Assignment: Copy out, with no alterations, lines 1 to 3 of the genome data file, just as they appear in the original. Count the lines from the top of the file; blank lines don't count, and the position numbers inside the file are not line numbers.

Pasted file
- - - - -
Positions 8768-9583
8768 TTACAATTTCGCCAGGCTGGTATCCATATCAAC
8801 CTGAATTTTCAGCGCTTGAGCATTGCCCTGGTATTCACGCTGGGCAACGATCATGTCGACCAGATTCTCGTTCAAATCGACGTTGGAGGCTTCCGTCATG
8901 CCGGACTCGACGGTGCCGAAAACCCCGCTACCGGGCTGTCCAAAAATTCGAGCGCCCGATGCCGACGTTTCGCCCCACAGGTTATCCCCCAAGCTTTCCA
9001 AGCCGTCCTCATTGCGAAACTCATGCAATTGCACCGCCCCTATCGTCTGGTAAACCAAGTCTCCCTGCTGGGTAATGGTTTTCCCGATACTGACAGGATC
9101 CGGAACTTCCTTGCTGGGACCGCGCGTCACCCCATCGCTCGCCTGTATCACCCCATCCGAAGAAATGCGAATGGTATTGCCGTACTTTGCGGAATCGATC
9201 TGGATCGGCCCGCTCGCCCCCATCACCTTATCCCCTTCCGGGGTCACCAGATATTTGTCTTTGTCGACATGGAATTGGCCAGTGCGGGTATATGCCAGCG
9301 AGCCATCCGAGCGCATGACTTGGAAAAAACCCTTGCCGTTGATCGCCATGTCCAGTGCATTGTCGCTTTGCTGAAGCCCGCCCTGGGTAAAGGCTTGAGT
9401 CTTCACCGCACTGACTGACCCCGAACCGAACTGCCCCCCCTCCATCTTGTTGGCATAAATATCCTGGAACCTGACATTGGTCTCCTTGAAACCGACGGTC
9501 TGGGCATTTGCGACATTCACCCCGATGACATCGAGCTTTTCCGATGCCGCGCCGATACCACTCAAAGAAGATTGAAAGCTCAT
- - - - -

Positions 8768-9583
8768 TTACAATTTCGCCAGGCTGGTATCCATATCAAC
8801 CTGAATTTTCAGCGCTTGAGCATTGCCCTGGTATTCACGCTGGGCAACGATCATGTCGACCAGATTCTCGTTCAAATCGACGTTGGAGGCTTCCGTCATG